Do just I, who suffers from a lack of patience, have a host of pet peeves, or is it something that everyone claims to have?
For fun, we asked a number of people, and all agreed they have a pet peeve and most said they have a number of them.
Jack Moore, retired United Southern Bank president and a member of the bank’s board, was quick to tell us his pet peeve.
“I hate it when I go to a restaurant drive-up window, and someone starts with a long spiel of items they want to sell. Usually, I can’t even understand what they are saying, and it is annoying as all I want is a hamburger and a diet Coke.”
“Another pet peeve involves slow drivers. They get in front of you and won’t move, and you know that light up ahead is going to change,” Moore said.
When we bumped into Moore, he was with a fellow banker, Max McCuiston, whose biggest pet peeve was the same as mine. It involved phone service.
“I really dislike a telephone menu and having to push buttons for this and that when all I want to do is talk to a person.” His pet peeve is also near the top of my long pet peeve list.
Joyce Broadbent, a Cerulean resident, and her husband, John “Buddy” Broadbent, were visiting the New Era earlier this week and we learned her pet peeve was car repair people.
“It seems they treat women like they have no knowledge of what is going on with their car,” and then laughing, she said, “Actually about all I do know is how to start the car and turn it off.”
Her husband can get real peeved when people show no appreciation for kindnesses.
“… Appreciation and courtesy, it means a lot and it doesn’t cost a penny.”
City resident Coretta Bagwell doesn’t like it when people fail to communicate.
“Communication is the key. Do they expect you to read their mind? I have a friend who does that, and it frustrates me — I wonder what they are thinking.”
We weren’t surprised when Gill Deer, who for years has been active an animal rescue and adoption, said her pet peeve was, “People who let their animals run loose. Actually, I think that’s everybody’s pet peeve. I take calls for Max’s Rescue, and we receive a lot of calls. It’s awful how many people drop their unwanted animals out in the country,” she said.
Sandy Wilkins, a Hopkinsville resident, is peeved at the absence of consideration many people have for others. Things are not like they used to be when more people were polite and considerate, she said.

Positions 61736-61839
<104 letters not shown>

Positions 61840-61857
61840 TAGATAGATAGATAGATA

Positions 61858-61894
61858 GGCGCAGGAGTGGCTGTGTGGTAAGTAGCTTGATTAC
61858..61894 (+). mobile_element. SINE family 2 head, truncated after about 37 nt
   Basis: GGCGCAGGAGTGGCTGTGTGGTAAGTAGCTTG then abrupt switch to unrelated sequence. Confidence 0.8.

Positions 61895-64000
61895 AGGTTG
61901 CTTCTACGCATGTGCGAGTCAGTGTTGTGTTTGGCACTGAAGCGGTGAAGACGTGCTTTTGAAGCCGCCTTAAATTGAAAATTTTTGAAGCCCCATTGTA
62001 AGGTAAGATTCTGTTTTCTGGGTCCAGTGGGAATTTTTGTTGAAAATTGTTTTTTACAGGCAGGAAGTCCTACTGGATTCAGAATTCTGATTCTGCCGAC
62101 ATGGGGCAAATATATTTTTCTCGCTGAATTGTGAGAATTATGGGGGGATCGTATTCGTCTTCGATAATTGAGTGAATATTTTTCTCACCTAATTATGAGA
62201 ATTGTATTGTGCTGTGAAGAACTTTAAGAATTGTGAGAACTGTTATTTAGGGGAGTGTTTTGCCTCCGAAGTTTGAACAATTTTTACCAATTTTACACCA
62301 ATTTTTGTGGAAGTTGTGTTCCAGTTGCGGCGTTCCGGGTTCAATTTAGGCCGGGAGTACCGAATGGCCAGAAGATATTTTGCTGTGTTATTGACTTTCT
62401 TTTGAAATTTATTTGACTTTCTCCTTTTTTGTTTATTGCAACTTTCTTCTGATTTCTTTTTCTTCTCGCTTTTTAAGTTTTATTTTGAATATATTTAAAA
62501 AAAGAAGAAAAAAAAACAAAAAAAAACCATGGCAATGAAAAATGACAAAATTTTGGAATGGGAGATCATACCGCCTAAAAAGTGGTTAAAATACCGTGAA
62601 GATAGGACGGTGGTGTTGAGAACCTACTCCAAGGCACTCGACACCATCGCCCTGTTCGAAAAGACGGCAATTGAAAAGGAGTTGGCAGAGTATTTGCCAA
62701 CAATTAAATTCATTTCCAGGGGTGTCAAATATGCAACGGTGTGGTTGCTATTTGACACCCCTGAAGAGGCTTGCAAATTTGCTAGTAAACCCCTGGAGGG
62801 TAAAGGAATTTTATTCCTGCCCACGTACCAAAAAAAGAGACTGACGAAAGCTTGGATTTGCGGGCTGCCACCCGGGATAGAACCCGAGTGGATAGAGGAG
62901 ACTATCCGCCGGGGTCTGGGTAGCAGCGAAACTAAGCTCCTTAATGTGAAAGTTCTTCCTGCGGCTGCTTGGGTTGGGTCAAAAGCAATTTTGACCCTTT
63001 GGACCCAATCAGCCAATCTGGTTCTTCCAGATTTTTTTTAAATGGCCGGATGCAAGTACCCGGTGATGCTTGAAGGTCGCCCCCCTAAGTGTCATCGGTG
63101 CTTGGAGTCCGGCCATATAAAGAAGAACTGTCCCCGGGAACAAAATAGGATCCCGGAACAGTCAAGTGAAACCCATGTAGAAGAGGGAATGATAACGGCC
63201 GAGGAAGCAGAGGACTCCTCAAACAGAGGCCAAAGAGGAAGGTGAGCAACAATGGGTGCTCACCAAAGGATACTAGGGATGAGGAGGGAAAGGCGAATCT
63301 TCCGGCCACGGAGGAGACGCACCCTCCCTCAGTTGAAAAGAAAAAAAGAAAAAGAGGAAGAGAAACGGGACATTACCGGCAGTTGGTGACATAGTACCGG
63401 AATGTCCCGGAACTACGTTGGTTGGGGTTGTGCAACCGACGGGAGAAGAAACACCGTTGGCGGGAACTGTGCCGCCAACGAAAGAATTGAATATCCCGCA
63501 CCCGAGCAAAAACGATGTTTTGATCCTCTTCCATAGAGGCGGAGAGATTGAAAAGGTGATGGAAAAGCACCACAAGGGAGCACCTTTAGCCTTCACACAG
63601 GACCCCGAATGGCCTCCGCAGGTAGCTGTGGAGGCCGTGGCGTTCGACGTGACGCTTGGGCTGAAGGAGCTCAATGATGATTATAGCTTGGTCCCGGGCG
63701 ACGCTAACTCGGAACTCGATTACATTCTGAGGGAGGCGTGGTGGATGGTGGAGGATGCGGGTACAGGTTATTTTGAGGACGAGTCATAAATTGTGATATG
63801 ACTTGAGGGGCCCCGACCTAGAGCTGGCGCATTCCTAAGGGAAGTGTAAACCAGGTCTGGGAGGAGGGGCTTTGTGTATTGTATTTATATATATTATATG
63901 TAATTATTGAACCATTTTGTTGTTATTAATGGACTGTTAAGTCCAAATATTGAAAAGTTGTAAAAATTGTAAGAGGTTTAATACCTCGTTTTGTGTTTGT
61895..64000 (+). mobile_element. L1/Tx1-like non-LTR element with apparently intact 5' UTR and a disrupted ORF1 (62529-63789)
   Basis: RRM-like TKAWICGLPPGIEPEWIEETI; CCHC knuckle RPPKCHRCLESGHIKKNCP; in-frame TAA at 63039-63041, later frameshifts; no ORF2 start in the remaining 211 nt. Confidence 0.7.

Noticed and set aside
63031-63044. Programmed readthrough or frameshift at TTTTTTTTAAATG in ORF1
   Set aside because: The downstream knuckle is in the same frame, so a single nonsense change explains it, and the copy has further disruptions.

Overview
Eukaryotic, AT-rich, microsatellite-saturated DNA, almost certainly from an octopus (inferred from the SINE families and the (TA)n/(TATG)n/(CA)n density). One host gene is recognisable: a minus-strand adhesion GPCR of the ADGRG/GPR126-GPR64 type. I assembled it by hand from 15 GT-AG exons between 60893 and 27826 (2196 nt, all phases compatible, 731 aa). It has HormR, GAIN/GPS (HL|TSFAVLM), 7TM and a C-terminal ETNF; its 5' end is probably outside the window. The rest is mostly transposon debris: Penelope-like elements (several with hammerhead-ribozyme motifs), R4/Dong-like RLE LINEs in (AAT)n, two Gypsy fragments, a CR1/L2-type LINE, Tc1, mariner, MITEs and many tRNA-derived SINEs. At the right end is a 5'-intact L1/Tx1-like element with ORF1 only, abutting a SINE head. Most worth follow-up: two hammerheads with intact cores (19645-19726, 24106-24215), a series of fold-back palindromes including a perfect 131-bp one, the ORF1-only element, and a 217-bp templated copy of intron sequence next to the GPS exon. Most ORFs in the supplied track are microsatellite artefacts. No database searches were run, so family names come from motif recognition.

I was in agreement with Rose Farris, Hopkinsville, who listed as her pet peeve people who take two parking places to park their vehicle.
“I was amazed as I sat in my car at Goodwill thinking about pet peeves, a man drove up, took two spaces to park and I’ll be darned if he didn’t just leave the car there and go into Goodwill. I am also peeved when I see parents out in public, all dressed nice, their hair done, with manicures and with their children who are not dressed well. Their shoes have no strings, and that just isn’t right, the children should come first,” she said.
Pam Rader, Hopkinsville, was quick to say her pet peeve was “when someone says they are going to do something and then they don’t, and I am peeved with people who are always late.”
Jack Hudson, city resident, says, “My pet peeve is when drivers don’t use their turn signals, and also people who use politically correct language. Then there are people who don’t realize what they are saying at certain places like an airport. Let someone see me and say, ‘Hi Jack,” and here comes Homeland Security.”
As for my pet peeves, I’ll just give you a list. Included are television sets turned on in doctor’s offices and other places where you have to wait. The TV is usually on something you don’t care to watch. Cars with smoked glass windows are peeving. I want to see the driver, and then I’m peeved like Jack Moore about not being to understand people taking my order at restaurant drive-up windows, and lastly people who call children kids.
Mary D. Ferguson is a staff writer and columnist for the Kentucky New Era. Her column runs every Saturday. She can be reached by telephone at 270-887-3230.